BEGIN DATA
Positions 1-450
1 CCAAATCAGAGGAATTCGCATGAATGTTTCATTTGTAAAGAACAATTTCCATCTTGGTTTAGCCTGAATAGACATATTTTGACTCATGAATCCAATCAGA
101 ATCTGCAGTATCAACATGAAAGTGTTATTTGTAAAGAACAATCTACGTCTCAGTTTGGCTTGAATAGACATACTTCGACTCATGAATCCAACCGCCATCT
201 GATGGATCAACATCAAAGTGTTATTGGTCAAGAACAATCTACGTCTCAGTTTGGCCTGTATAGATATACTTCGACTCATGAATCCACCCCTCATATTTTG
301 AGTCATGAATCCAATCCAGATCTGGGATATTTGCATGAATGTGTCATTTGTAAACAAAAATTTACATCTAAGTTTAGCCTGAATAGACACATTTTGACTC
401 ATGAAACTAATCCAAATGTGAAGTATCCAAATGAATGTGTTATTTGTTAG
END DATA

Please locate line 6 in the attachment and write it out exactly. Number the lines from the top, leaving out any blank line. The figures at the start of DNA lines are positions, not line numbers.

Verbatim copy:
401 ATGAAACTAATCCAAATGTGAAGTATCCAAATGAATGTGTTATTTGTTAG